For this controversial situation that still continues, I would say that the new materialist and rational western thought’s leaning on the ancient Greek mythology and glorifying the ancient Greek philosophers and even including the Andalusian scholars of that period were probably seeking to gain objectivity. Otherwise, they would either live under the rule of the church as a Christian or surrender to the last updated version of the Islamic creed. At best, the last option would be to return to the stories of ancient Israel. The old/new testament stories found together in the present holy book of the West, Bible were probably the manifestation of this.
A similar situation is seen in many branches and stages of art. In addition to fine arts, this is obvious in literature, song lyrics, and cinema. It would be naïve to think that the actions that create these currents, which create a great economy while shaping and entertaining the visions of the future that make up the thoughts of humanity will happen spontaneously. Of course, this should not lead us to the assumption that we are under the dominance of conspiracy theories. There is no need for anyone to lead us into disaster scenarios because we are so cruel to ourselves anyway…
Don’t ask where it came from, but I have a similar fictional expectation for sports. For example, football contains a large betting economy that cannot be left to the efforts of 11×2 young players in 90 minutes. Especially when the ball is round… Greek philosophy is not just Greek philosophy, and football is not just football, you see…
I hope all of our lives will be surrounded by “well-intentioned” efforts that respect the past and our differences, increase the value and fertility of the present, and sow good seeds for the future.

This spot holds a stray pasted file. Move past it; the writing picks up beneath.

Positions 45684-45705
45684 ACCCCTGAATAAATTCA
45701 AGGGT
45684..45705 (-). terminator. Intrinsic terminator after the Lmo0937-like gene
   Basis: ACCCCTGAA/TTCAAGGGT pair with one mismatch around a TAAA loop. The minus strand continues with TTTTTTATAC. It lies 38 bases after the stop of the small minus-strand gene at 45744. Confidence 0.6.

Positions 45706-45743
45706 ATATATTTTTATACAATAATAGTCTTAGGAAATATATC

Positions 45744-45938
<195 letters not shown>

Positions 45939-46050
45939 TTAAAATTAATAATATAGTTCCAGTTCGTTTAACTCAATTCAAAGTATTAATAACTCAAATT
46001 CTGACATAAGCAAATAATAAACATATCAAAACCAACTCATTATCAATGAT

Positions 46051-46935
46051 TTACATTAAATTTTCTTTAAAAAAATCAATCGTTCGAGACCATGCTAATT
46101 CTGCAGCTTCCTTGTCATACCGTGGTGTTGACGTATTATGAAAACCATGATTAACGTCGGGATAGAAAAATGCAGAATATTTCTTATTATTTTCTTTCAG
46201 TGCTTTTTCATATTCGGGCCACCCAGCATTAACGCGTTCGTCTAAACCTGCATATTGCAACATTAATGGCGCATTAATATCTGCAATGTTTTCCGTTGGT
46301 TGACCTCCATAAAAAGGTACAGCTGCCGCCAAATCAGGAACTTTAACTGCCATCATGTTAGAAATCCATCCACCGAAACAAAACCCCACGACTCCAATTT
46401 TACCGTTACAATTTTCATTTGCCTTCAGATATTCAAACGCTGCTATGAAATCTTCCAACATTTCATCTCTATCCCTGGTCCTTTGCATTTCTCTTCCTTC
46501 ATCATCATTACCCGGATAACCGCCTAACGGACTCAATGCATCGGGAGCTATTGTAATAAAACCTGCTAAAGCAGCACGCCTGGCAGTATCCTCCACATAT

Generally Accepted Names Table:
1: Zeno of Cyprian 2: Epicurus Picture of two philosophers, probably typical of the Renaissance period: Heraclitus the “weeping” philosopher and Democritus the “laughing” philosopher 3: The person thought to be Raphael 4: Boethius or Anaximander or Empedocles 5: Averroe, Ibn Rushd 6: Pythagoras 7: Alcibiades or Alexander the Great 8: Antisthenes, Xenophon or Timon 9: Hypatia 10: Aeschines or Xenophon 11: Parmenides 12: Socrates 13: Heraclitus with the face of Michelangelo 14: Plato with the face of Leonardo da Vinci 15: Aristotle with the face of Giuliano da Sangallo 16: Diogenes 17: Plotinus or Donatello 18: Euclid and his Disciples 19: Strabo or Zoroaster, Baldassare Castiglione 20: Ptolemy R: Apelles, Raphael 21: Protogenes (1)
Note: This article is open source and can be cited by mentioning the author. Does not require copyright.
2. Umberto Eco, Umberto Eco ile sanat (Art with Umberto Eco), Destek Publications, 2019
3. Felsefe Kitabı (Philosophy Book), Alfa Publications, 2011
4. Prof. Macit Gokberk, Felsefe Tarihi (History of Philosophy), Remzi Bookstore, 2008
5. Celil Loyal, Uygarlıgın Ayak Izleri Ronesans’tan Barok Donem’e Sanat Dehaları (Footprints of Civilization Art Geniuses from the Renaissance to the Baroque Era), Epsilon, 2020.
6. Babie, E. (2021). The Practice of Social Research, Cengage Learning.
8. Aktay, A. (2018). Tarih Araştirmalarinin ve Tarih Yaziminin Onundeki Temel Sorunlar, Sosyal ve Kulturel Arastırmalar Dergisi (Basic Problems Before Historical Studies and Historiography, Journal of Social and Cultural Studies), V.4, p.7. pgs. .57-71.
9. Demir, N. (1998). Felsefenin Mensei ;Uzerine Bazı Dusunceler, Cumhuriyet Universitesi Ilahiyat Fakultesi Dergisi, (Some Thoughts on the Origin of Philosophy, Journal of Cumhuriyet University Faculty of Theology), p.2, pgs.383-407